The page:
How to Grow Plantain and Make Money Part 1 of 3

I have grown crops like cucumber, pepper and okra and I know how much pesticides they can consume. Growing them large scale can be very expensive. While thinking of a low cost alternative, plantains or banana comes to mind (cassava and cocoyam are also cheaper to grow). I have 10 plots of land (rented) but since the past 3 years, half of it remained empty because I could not afford using it for expensive crops. So I decided to fill the empty plots with plantain and pawpaw. I will be writing about the pawpaw farm in another post.

Spray tube irrigation in my plantain farm
Spray tube irrigation in my plantain farm

Soil Requirements:

Plantain require a deep, well-drained soils  that are rich in organic matter. The plants will grow optimally in soil with a pH between 5.5 and 7.0. They need water to yield well. So plant them during the rainy season. If rainy season do not last up to 6 months in your area, supplement with irrigation and/or mulching. They will grow for 7 months or more before harvesting.

The soil I have was hard, infertile and stony. I have to use pick axe to manually soften it. It was a very tough job! It is better done a little at a time. I first planted the suckers in small batches and ploughed the soil at my convenience. But I was fast enough so that roots will not be affected.

The pick axe I used in ploughing the hard, stony soil

Soil testing is recommended but I didn’t do it because of the cost (N10,000). I took the risk and it turned out good for me. Thank God!

Planting Materials:

Know where to get the planting materials before you start. Plantains and bananas can be propagated through suckers, macro propagation or tissue culture (we look into the details later). Most farmers make use of suckers, and that was what I used. I got most of them for free and bought others for N50 or N100 each.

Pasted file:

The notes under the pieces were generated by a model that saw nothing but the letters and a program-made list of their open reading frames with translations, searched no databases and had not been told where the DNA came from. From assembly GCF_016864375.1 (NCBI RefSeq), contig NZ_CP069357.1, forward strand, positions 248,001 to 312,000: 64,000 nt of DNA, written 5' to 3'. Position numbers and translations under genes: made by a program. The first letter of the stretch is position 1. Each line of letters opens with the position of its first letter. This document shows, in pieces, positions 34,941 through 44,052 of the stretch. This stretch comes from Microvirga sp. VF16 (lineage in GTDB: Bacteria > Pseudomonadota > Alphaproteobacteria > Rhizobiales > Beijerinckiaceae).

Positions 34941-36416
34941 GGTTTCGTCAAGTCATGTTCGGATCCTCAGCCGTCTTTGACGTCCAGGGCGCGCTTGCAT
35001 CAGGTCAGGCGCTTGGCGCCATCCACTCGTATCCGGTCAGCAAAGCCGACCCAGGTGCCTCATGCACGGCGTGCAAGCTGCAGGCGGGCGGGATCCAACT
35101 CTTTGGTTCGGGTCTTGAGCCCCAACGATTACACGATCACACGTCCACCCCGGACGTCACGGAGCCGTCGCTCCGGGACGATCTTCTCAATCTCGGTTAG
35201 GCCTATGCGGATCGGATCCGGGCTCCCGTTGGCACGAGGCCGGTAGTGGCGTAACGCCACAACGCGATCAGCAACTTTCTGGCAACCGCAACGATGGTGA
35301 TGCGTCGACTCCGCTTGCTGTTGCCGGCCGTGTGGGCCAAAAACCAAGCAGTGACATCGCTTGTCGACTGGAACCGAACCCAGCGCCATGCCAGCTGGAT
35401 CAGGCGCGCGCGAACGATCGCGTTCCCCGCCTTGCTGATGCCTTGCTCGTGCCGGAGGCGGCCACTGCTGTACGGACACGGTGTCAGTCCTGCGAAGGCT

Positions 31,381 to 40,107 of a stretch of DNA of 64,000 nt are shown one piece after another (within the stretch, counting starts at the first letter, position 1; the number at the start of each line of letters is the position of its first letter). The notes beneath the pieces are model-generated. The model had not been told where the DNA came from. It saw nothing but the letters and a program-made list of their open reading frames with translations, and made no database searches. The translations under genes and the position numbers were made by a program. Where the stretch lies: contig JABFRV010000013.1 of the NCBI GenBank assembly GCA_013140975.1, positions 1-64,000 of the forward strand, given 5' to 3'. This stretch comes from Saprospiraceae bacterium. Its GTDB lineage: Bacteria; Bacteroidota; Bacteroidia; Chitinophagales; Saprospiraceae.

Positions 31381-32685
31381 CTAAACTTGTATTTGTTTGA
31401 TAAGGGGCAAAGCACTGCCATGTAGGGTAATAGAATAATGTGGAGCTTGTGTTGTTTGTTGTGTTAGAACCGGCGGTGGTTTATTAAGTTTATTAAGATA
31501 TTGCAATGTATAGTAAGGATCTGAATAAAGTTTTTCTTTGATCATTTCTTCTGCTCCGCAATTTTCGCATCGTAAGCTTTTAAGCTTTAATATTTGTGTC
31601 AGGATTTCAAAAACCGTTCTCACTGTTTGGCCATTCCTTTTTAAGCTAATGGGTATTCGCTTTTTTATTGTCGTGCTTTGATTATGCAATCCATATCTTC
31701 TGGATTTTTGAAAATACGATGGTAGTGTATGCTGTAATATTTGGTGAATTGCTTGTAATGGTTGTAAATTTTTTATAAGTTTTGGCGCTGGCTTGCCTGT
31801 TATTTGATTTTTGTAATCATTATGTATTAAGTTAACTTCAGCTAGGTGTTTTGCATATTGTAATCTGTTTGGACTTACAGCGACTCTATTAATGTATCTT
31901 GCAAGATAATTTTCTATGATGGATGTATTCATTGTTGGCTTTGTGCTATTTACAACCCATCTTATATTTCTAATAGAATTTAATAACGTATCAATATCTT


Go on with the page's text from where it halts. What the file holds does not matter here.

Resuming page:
Land Preparation:

Use this opportunity to destroy all weeds and shrubs. I used glyphosate herbicide for weeds and uprooted shrubs with pick axe. If your land it hard, plough it. Whenever weeds regrow even after planting, I use glyphosate to kill them. I do this very carefully. I don’t spray too close to the plantains and I am mindful of the wind which can cause herbicide drifts to reach the plantains. Use a sprayer nozzle that gives big droplet size as oppose to fine spray.

If you want to use bulldozer to clear the weeds and shrubs, make sure that the top soil is conserved, else you will spend heavily on fertilizer and organic manure. Hard soils should be ploughed and harrowed mechanically or manually. But soils that have been cultivated in the past need only to have the ridges leveled and planting holes dug.

Some websites recommend application of a basal dose of about 20 tons of manure per hactare during land preparation. Basal manure application means to spread manure over the whole land and mix it into the soil before planting. I did not do this because manure is costly and weeds may gulp up most of the manure. If you know that you can’t control weeds in an effectively and timely manner, don’t apply basal manure.

After clearing, ploughing and harrowing the land, map out the spots where the plantains will be. You can use a spacing of 3m x 3m or 2.5m x 2.5m. You can use ropes and pegs to help you do this. After mapping out the spots, dig holes of 30cm x 30cm and 30cm deep. The larger the hole the better. Generally, the holes should be wide and deep enough to contain the sucker’s corms and the quantity of manure that will be added